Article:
As regards the territoriality of the vote, the relevance of the classic divide — in technical terms (Lipset and Rokkan, 1967) — between the major urban centres on the one hand, and small towns and rural areas on the other, was confirmed. Maiorino won not only in Milan, but also in Brescia, Mantua and even Bergamo. The PD came out on top in Milan, Bergamo, Brescia, Lecco, Lodi, Mantua, Pavia, Sondrio and Varese. On the other hand, if we take into account the small towns outside the metropolitan areas, Fontana won in all the provinces. Finally, as far as internal competition within the centre-right is concerned, the FdI overtook the League in practically all the most important urban centres and in all the provinces, with the exception of Como and Sondrio.


The regional elections in Lombardy produced no major surprises. Lombardy was confirmed as an impregnable bastion of the centre-right, with the incumbent presidential candidate, Fontana (Lega), winning a clear nomination for a second term, despite the criticism he received for his handling of the pandemic emergency and the collapse in turnout. The decision by the PD and the M5S to run as a united front did not prove particularly successful in the Lombardy context, especially for the M5S. On the other hand, the hypothesis that an alliance between the PD and Az-IV — alongside a solo candidacy (or with the UV) of the M5S — would have subtracted more votes from the centre-right is not only devoid of empirical foundation, but also incompatible with a historical trend in Italian electoral behaviour, confirmed at the last general election (Mannoni and Angelucci, 2022), which shows a weak shift in votes between the centre-right and the centre-left. The vote confirms an increasingly obvious gap between the political preferences of large urban centres, clearly in favour of the DP, and those of small towns and rural areas, where the centre-right is largely dominant. The competition between the FdI and the Lega saw the former win in all urban centres and in almost all provinces.

The data


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Cersosimo, D. & Viesti, G. (2022). Voto da abbandono: L’egemonia del M5S nel Mezzogiorno nel 2018. In Fumagalli, C. and V. Ottonelli (eds.), Votare o no. La pratica democratica del voto, tra diritto individuale e scelta collettiva. Milano: Feltrinelli.

De Luca, M. & Rombi, S. (eds.) (2016). Selezionare i Presidenti. Le primarie regionali in Italia. Novi Ligure: Edizioni Epoké.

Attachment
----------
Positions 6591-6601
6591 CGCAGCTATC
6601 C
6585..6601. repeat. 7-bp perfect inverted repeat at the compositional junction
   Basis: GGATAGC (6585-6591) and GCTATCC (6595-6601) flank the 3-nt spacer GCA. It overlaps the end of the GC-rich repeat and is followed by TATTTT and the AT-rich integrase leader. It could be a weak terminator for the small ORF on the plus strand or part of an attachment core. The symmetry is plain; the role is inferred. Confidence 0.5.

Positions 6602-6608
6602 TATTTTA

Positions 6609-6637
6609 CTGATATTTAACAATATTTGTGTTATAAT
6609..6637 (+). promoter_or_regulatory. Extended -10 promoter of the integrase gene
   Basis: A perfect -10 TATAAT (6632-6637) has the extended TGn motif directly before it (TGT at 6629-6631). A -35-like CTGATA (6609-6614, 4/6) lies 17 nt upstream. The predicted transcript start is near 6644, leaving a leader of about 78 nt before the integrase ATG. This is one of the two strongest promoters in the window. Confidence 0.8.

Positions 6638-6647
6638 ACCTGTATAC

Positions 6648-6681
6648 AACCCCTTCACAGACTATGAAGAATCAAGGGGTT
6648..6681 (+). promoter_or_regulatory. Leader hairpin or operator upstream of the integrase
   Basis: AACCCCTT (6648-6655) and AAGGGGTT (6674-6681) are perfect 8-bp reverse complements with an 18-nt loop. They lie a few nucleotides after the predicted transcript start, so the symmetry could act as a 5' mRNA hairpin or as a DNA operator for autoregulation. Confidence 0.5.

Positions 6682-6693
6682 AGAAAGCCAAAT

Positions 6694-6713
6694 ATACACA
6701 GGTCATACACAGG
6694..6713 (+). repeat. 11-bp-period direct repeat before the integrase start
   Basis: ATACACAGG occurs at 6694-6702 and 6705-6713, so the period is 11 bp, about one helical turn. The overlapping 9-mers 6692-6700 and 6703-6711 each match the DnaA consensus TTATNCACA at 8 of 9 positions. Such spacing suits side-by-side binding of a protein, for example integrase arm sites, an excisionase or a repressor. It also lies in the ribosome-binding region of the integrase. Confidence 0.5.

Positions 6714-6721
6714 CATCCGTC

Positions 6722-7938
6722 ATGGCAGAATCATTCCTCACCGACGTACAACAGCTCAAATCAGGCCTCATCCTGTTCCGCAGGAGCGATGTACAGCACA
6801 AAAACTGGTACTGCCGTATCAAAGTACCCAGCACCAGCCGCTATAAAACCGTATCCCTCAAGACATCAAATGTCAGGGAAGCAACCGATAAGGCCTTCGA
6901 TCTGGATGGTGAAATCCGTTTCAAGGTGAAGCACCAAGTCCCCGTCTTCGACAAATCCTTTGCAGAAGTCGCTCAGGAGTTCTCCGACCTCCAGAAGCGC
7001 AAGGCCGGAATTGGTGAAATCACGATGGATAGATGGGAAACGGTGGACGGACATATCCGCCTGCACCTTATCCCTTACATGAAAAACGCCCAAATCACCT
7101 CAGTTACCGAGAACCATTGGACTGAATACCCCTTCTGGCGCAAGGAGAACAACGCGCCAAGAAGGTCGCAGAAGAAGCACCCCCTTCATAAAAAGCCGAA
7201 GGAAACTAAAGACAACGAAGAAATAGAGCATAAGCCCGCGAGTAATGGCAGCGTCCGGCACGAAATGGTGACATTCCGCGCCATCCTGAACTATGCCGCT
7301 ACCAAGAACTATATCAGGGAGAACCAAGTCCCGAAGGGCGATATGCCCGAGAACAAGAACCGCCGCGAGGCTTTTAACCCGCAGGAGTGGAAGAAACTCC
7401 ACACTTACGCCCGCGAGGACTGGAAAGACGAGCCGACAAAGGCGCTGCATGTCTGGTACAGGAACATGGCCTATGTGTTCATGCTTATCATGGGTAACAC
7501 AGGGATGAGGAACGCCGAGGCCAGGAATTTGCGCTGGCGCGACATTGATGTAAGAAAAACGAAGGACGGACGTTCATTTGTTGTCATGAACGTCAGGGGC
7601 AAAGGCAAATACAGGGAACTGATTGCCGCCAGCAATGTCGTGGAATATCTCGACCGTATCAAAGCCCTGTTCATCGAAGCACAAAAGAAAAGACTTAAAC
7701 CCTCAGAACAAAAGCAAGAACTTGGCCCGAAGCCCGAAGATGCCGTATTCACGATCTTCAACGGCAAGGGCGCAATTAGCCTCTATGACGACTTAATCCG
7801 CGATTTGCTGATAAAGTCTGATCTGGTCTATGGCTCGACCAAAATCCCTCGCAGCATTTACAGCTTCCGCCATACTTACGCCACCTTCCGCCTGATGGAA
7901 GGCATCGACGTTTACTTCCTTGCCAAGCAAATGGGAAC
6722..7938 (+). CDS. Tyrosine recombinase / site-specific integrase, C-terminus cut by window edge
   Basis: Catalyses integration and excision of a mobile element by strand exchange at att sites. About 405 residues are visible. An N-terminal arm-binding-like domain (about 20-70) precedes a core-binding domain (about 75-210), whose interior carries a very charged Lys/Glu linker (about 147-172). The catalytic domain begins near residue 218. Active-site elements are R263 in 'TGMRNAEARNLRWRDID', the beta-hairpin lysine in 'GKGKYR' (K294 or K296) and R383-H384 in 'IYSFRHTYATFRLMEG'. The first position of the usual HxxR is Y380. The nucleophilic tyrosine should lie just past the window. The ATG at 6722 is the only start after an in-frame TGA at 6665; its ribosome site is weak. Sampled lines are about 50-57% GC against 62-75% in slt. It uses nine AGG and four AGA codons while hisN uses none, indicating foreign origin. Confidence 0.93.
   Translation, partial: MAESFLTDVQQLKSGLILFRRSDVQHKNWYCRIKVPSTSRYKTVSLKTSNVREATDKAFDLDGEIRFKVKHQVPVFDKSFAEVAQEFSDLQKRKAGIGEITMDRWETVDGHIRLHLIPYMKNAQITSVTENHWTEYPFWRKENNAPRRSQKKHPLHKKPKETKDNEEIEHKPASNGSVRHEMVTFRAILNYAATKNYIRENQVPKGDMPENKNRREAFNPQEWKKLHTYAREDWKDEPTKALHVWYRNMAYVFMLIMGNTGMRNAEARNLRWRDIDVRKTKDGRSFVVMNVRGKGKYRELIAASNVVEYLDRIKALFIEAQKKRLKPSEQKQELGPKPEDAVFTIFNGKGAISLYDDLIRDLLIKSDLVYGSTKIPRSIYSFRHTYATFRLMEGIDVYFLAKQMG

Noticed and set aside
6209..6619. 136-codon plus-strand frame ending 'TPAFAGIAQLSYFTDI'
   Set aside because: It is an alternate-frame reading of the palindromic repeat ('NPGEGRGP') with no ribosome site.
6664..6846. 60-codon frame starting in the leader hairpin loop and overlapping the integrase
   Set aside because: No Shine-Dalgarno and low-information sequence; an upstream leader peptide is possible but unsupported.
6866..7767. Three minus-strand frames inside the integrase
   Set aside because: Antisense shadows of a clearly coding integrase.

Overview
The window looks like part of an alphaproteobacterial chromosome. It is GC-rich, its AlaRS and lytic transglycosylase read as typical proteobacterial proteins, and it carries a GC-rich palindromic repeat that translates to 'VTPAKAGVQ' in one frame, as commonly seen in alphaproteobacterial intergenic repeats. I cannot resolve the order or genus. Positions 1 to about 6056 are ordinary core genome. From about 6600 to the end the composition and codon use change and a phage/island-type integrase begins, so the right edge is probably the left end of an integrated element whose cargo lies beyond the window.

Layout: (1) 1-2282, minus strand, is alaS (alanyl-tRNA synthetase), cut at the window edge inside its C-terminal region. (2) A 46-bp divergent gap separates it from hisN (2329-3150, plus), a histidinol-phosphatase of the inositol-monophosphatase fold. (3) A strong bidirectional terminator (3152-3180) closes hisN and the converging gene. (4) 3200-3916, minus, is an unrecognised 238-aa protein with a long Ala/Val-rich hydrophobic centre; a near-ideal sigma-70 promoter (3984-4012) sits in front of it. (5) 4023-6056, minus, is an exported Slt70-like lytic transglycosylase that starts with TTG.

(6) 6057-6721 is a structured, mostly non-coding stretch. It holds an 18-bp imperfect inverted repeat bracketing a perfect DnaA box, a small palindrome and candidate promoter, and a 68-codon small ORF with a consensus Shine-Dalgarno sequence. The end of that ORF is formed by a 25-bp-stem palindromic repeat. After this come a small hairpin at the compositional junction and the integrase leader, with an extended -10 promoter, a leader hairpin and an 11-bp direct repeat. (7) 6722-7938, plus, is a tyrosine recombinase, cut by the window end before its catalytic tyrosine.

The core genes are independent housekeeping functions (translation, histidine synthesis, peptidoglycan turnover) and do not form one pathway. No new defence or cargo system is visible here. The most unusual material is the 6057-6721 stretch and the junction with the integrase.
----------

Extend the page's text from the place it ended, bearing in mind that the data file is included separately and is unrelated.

Il Fatto Quotidiano (2023, 1 March). Chiusa l’inchiesta di Bergamo sulla gestione della prima ondata Covid: indagati Conte, Speranza, Fontana, Gallera. Il leader M5s: “Tranquillo di fronte al Paese”. Online.

Mannoni, E. & Angelucci, D. (2022). I flussi elettorali tra politiche 2018 e 2022: Lega e M5S alimentano FdI. Centro Italiano Studi Elettorai (CISE). Online.

Marangoni, F. (2013). Organizzazione delle assemblee e processo legislativo. In Vasallo, S. (ed.), Il divario incolmabile (pp. 127-153). Bologna: Il Mulino.

Massetti, E. (2018). Regional Elections in Italy (2012–15): Low Turnout, Tri-polar Competition and Democratic Party’s (Multi-level) Dominance. Regional & Federal Studies, 28 (3): 325–351.

Massetti, E. & Sandri, G. (2014). Neither first nor second order: The 2013 regional and local elections. In Fusaro, C. & A. Kreppel (eds.), Italian Politics: Still Waiting the Transformation. New York: Berghahn Books.

Massetti, E. & Sandri, G. (2013). Italy: Between Growing Incongruence and Region-Specific Dynamics. In Dandoy, R. & A. H. Schakel (eds.), Regional and National Elections in Western Europe: Territoriality of the Vote in Thirteen Countries. Basingstoke: Palgrave.

Musella, F. (2009). Governi monocratici. Bologna: Il Mulino.

Passarelli, G. (2013). La presidenzializzione della politica regionale. In Vasallo, S. (ed.), Il divario incolmabile (pp. 155-190). Bologna: Il Mulino.

Quotidiano Sanità (2023, 25 July). Covid. Tribunale dei ministri archivia inchiesta su Bergamo contro Attilio Fontana e membri del Cts. Online.

Tronconi, F. (2015). Bye-Bye Bipolarism: The 2015 Regional Elections and the New Shape of Regional Party Systems in Italy. South European Society and Politics, 20(4): 553-571.

Vampa, D. (2021). The 2020 regional elections in Italy: sub-national politics in the year of the pandemic. Contemporary Italian Politics, 13(2): 166-180.

Vampa, D. (2015). The 2015 Regional Election in Italy: Fragmentation and Crisis of Subnational Representative Democracy. Regional and Federal Studies, 25(4).

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Emanuele Massetti, Regional election in Lombardy, 12-13 February 2023, Jun 2024,